The little tricks they want to learn are the simplest of all. A young friend from Wisconsin, who I met at an outdoor writers conference, sent me a manuscript some time ago that I haven’t read. He made two simple mistakes that I caught before reading his manuscript. A short note pointed out what should have made those two errors very obvious but he had missed them. I helped him and he won’t forget.

When I began writing in 1967, all of these errors and many others were made by me, but no one mentored and taught me anything. Learning from errors may be the best learning tool of all, but it’s hard watching other writers make the same dumb mistakes. If young (or old) writer put some trust in me, it behooves me to inform them of their mistakes and teach them the right and proper way to do it.

Many writers never learn how to self-edit. They figure it’s an editors job, but if a writer can save an editor time and work by doing it right, the guy who buys articles may look more kindly on his work.

I’ve been into this mentoring game for many years, and every beginner makes the same mistakes. My red pen marks up their pages, and it looks like a flock of chickens walked in red paint before scratching across each page of their marvelous manuscript.

Budding writers are warned this will happen, and if they don’t have thick skin or acquire one quickly, they will soon be angry and fuming. Anger and frustration from someone I’m trying to help doesn’t set well with me, so I offer them a fair warning it is coming. We part company if their anger becomes too steamy or strident.

Most people handle constructive criticism well. One Michigan gent didn’t, and called me some very nasty names and we soon parted company. He floundered on his own for a year or so and soon disappeared, never to be heard from again.

Others who absorbed some of their rather painful lessons have gone on to become full-time outdoor writers who are making their living at it. Most eventually come to realize that all the red marks were there for a reason: to show them how to better construct sentences.

Most beginners are too wordy. I give an assignment of 500 words. The topic isn’t important, but should relate to fishing or hunting but I don’t want 400 or 600 words. I want 500 words.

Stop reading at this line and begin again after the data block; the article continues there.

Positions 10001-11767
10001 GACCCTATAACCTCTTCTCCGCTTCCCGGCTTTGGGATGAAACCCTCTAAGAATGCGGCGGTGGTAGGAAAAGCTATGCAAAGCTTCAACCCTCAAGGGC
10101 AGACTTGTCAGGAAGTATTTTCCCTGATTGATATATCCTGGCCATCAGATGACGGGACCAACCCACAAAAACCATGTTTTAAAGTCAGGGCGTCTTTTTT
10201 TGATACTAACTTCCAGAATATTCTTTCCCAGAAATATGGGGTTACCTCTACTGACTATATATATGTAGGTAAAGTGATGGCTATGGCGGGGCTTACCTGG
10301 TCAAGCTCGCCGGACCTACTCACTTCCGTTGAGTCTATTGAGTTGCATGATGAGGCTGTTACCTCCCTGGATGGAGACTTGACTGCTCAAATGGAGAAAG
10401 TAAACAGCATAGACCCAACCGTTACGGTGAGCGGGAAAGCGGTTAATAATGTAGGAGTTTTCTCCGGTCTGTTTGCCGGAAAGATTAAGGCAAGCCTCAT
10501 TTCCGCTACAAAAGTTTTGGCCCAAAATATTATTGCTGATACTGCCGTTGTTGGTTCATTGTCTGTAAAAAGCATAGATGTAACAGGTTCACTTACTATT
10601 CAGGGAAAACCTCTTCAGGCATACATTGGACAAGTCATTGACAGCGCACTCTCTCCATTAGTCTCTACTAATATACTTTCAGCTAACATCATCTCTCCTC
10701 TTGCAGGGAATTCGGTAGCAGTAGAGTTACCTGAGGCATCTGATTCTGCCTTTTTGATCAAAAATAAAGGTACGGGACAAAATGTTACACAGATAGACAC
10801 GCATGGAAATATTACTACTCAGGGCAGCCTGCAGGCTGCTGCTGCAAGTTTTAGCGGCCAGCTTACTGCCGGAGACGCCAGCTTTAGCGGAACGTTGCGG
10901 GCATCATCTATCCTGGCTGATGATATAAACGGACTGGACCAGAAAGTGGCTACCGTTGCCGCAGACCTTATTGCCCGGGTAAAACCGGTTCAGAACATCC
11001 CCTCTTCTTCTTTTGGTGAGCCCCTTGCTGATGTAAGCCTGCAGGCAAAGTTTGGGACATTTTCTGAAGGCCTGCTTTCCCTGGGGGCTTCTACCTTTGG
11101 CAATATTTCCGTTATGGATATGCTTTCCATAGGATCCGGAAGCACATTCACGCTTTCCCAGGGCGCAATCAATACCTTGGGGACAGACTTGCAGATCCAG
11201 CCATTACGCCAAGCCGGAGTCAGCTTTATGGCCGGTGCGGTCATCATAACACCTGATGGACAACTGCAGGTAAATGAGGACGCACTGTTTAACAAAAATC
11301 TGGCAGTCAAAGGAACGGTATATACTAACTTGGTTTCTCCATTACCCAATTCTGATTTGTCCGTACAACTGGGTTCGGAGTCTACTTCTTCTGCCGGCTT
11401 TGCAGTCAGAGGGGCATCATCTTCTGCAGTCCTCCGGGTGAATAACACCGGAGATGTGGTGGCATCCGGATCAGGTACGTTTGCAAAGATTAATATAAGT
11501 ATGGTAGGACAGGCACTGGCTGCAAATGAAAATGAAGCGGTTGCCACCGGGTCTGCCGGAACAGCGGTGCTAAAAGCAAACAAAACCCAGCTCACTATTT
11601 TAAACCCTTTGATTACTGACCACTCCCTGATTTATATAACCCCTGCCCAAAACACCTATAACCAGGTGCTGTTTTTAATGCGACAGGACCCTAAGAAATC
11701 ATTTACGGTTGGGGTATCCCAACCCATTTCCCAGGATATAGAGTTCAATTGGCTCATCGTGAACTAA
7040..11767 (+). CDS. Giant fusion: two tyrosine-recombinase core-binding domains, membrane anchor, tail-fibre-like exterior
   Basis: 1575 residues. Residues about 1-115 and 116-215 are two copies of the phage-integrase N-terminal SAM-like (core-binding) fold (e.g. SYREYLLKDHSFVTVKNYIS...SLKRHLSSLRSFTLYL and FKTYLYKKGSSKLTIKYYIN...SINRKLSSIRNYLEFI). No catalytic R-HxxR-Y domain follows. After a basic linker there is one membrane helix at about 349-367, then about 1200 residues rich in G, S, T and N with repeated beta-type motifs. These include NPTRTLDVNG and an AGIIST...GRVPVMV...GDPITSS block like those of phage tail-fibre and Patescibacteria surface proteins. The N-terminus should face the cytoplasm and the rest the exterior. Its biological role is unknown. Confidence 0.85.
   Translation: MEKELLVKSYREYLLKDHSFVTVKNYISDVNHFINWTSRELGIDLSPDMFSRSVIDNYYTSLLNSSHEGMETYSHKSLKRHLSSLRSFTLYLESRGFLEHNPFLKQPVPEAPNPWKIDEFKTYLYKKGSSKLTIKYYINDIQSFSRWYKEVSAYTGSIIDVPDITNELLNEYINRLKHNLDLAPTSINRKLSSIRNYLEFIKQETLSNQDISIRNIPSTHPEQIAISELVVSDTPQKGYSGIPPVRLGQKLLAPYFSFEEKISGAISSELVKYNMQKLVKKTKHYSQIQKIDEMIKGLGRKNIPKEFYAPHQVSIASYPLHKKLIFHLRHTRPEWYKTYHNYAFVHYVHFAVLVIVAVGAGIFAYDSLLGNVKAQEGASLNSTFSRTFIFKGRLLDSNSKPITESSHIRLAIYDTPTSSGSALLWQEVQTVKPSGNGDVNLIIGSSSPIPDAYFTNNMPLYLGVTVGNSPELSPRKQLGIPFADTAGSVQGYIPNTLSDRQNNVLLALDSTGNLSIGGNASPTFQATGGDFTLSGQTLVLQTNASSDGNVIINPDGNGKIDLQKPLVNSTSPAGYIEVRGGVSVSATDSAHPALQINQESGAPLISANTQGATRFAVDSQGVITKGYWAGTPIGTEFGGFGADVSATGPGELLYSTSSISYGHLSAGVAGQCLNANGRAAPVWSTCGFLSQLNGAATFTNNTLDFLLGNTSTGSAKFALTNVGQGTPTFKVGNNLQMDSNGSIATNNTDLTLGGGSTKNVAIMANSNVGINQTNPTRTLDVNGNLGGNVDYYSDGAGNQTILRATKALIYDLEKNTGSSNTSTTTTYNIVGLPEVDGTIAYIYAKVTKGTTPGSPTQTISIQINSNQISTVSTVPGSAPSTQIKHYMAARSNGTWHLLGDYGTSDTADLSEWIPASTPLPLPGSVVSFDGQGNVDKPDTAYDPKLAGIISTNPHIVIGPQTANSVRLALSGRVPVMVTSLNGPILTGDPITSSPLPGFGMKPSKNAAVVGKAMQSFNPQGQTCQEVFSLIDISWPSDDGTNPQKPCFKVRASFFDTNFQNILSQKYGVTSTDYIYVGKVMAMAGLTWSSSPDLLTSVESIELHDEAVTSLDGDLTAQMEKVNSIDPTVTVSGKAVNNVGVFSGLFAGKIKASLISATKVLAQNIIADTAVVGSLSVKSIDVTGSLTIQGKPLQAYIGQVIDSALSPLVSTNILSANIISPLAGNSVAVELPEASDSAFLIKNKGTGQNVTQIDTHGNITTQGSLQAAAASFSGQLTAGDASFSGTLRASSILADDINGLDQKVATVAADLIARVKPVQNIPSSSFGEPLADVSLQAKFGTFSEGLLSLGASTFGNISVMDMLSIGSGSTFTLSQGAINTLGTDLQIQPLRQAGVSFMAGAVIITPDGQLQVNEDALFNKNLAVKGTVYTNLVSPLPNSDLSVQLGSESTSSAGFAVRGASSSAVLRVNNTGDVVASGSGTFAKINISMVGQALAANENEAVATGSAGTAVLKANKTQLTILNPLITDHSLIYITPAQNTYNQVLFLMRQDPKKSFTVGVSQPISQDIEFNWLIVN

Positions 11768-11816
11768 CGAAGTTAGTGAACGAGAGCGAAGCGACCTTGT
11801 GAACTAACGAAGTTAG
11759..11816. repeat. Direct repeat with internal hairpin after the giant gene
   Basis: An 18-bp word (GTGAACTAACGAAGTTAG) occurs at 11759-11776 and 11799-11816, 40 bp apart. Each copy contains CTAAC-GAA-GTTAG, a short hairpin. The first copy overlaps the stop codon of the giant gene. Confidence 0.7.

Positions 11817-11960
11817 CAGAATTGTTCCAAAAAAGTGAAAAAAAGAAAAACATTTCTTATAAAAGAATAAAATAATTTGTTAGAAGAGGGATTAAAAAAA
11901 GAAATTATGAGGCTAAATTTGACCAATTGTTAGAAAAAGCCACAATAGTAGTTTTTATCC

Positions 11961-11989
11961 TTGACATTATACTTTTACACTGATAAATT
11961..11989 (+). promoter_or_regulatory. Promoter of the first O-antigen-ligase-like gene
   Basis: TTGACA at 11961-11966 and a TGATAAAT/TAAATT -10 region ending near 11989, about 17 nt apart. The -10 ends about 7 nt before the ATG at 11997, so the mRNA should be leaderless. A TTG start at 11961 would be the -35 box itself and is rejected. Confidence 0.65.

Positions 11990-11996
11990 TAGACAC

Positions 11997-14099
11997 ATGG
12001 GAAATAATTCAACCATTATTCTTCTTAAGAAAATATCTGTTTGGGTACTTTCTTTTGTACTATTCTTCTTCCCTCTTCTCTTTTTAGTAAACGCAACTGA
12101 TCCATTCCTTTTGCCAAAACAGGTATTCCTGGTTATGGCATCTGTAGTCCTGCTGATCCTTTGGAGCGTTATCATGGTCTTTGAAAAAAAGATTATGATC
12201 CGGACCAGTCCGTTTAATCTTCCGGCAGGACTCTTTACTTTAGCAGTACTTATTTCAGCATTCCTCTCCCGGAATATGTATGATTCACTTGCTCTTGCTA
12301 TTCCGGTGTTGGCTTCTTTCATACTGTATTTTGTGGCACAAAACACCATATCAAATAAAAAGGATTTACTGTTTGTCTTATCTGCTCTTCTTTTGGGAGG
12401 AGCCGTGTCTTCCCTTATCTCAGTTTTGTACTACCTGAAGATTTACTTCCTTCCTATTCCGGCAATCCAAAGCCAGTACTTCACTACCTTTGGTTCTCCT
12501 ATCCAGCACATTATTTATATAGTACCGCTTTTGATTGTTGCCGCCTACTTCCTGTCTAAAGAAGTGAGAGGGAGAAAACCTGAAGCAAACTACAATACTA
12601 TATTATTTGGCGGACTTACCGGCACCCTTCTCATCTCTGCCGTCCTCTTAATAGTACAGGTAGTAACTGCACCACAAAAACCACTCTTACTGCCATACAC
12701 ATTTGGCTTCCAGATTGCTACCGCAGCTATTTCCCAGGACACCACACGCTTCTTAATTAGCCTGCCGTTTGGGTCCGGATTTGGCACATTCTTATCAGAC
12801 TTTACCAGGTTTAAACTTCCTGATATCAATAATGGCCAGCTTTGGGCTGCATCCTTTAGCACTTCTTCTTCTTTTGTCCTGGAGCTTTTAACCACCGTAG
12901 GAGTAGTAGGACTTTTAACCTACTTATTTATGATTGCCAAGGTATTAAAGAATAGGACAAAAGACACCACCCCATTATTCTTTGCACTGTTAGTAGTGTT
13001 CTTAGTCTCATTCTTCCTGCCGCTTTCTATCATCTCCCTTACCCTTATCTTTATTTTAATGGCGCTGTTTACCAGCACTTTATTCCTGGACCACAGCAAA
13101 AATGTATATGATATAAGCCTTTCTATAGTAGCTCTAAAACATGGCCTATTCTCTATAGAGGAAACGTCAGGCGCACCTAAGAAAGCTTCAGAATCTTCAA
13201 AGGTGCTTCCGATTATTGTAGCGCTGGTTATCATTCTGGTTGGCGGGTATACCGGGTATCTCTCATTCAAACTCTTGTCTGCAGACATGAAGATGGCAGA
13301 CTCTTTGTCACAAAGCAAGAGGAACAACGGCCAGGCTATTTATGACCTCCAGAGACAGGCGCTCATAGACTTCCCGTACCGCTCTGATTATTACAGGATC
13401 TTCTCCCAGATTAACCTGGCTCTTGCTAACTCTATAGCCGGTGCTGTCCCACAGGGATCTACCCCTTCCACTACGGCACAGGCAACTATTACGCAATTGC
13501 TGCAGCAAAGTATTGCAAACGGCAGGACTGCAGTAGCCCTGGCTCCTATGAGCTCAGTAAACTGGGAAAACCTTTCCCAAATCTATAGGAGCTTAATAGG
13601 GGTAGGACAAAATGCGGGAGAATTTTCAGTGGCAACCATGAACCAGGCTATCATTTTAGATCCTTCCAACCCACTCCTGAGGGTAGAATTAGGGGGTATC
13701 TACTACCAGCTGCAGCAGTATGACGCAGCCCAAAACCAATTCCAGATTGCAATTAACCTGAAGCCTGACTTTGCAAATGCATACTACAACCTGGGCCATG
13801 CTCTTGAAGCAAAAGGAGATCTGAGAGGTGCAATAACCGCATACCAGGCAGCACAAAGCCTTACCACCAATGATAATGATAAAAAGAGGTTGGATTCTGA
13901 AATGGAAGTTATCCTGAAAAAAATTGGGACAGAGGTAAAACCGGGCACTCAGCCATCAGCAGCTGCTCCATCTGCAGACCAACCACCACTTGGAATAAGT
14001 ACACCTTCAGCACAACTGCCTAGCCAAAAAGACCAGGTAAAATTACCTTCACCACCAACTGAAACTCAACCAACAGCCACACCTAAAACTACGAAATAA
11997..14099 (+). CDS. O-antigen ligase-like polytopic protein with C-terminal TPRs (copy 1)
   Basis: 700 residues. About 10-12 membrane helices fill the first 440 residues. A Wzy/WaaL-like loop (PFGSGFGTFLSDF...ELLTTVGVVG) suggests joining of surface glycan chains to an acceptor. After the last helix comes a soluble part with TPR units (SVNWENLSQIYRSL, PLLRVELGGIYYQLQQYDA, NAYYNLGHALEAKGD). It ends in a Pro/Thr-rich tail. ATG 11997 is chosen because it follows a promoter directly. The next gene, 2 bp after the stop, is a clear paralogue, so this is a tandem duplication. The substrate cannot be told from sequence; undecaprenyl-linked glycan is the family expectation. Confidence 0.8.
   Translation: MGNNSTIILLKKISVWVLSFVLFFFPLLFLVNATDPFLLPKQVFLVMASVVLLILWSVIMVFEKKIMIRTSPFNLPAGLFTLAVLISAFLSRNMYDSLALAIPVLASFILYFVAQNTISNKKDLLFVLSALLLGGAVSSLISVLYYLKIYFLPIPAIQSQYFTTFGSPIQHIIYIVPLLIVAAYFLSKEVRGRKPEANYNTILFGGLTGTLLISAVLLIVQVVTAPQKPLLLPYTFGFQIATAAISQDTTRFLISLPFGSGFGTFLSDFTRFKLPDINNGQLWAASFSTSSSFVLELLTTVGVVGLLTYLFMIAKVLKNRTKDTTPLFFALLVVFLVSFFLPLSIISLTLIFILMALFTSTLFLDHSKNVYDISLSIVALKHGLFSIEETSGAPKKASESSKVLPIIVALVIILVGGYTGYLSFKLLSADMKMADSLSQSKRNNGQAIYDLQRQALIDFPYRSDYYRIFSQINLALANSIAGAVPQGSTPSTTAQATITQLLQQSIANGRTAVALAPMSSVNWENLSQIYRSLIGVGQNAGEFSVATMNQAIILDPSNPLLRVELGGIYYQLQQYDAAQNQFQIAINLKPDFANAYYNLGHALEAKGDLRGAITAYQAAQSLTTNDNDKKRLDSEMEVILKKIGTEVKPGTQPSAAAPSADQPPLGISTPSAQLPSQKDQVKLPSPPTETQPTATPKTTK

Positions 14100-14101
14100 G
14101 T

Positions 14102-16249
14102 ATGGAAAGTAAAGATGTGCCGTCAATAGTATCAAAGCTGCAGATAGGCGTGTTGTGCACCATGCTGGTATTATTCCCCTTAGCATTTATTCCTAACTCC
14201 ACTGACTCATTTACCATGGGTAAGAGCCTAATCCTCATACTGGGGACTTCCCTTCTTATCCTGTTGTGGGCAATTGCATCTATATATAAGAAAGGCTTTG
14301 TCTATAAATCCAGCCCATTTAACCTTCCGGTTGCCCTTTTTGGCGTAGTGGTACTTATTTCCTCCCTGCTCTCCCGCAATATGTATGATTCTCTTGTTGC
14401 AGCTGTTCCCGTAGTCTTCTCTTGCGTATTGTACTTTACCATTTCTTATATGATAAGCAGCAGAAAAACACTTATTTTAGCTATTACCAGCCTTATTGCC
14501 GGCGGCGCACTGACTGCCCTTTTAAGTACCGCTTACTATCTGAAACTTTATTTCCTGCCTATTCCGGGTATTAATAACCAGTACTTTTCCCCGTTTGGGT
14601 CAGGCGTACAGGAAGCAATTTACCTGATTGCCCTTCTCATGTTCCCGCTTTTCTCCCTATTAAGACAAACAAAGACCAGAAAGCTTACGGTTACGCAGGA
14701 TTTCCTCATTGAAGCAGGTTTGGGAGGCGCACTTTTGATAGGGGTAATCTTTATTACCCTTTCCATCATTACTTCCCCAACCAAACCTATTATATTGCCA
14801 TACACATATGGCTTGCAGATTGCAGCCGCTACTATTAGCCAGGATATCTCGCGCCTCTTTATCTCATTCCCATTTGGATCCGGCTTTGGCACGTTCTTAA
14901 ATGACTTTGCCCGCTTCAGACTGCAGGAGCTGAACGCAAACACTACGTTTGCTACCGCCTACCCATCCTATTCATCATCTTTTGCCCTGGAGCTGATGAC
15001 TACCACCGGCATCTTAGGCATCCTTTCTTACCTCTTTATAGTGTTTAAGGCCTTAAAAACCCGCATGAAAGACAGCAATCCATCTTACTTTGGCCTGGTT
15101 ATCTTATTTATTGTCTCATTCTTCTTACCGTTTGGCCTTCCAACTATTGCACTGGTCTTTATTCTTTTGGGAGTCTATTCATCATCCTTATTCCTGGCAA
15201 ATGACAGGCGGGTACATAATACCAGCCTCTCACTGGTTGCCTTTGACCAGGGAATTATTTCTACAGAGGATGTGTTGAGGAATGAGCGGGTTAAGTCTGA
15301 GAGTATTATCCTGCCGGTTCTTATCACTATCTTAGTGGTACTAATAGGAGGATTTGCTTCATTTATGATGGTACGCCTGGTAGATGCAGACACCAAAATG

A 15-year-old high school boy contacted me once, and wanted help. I’ve heard from him twice, sent him a six-page letter, and he was given an assignment. He sent in a story, and it was on steelhead fishing, a topic I’m very familiar with. His story used a phrase I’d never heard of in more than 50 years of steelhead fishing.

He didn’t want to change the phrase, and seemed unable to see my reasoning. The story could have been salvaged but only with my recommended changes. He chose to do it his way, and I wish him luck but I’ve never seen his story in print. A sad mistake on his part.

Writing, my students are told, is easy. Good writing is difficult, and the longer one writes, the harder it becomes. Someone once said writing is easy: all you have to do is stare at a blank computer screen until drops of blood form on your forehead, and perhaps then words will start flowing from the brain to the fingertips.

I consider writing fairly easy but 42 years of doing something every day helps a person become better at it. I’m there for my students because once I’m dead and gone, it’s my hope that those I’ve helped will have become good enough and motivated enough to help others learn how to write outdoor copy.

What goes around, comes around. If you give of yourself, you are usually repaid, and it makes me feel good to work with beginning writers, regardless of age.

However, in today’s horrible economy, it’s extremely difficult for anyone to make a fair living. There isn’t anyone I know, out of more than 1,000 outdoor writers that I do know, who can make a fulltime living writing just magazine copy. The writers of today must be competent in other related fields: books, newspaper, public speaking, radio, television and other venues. Magazines are dying, and some may not make it to when the economy starts to turn around.

The simple truth is that good outdoor writing really isn’t very easy for most people and marketing stories is another facet that students must learn. Marketing a magazine story now has never been more difficult. Only those with some great talent, a knack for stringing sentences together, knowing how to shoot quality photos, and being able to meet deadlines, will have any chance of making it.

Anyone who considers a job change to outdoor writing should hold on to their day job and stop dreaming the almost impossible dream. Those of my generation held that dream, kept it intact, and now are trying to keep our outdoor writing heritage intact. It may no longer be possible as it was 30-40 years ago, and that is a shame.

Posted by Dave Richey on 02/14 at 08:17 PM